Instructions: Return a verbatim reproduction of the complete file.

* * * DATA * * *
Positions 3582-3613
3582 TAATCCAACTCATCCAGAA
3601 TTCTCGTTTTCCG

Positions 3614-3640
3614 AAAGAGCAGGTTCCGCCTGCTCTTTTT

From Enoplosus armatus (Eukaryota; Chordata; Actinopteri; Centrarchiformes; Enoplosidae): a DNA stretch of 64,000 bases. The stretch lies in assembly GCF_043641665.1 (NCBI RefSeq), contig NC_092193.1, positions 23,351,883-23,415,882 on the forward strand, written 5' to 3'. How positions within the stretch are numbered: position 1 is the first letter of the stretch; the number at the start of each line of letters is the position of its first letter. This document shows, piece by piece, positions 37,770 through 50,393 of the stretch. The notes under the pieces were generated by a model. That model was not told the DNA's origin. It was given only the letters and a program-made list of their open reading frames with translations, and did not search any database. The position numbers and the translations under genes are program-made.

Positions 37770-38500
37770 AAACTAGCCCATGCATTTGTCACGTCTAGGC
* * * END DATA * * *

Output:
Positions 3582-3613
3582 TAATCCAACTCATCCAGAA
3601 TTCTCGTTTTCCG

Positions 3614-3640
3614 AAAGAGCAGGTTCCGCCTGCTCTTTTT

From Enoplosus armatus (Eukaryota; Chordata; Actinopteri; Centrarchiformes; Enoplosidae): a DNA stretch of 64,000 bases. The stretch lies in assembly GCF_043641665.1 (NCBI RefSeq), contig NC_092193.1, positions 23,351,883-23,415,882 on the forward strand, written 5' to 3'. How positions within the stretch are numbered: position 1 is the first letter of the stretch; the number at the start of each line of letters is the position of its first letter. This document shows, piece by piece, positions 37,770 through 50,393 of the stretch. The notes under the pieces were generated by a model. That model was not told the DNA's origin. It was given only the letters and a program-made list of their open reading frames with translations, and did not search any database. The position numbers and the translations under genes are program-made.

Positions 37770-38500
37770 AAACTAGCCCATGCATTTGTCACGTCTAGGC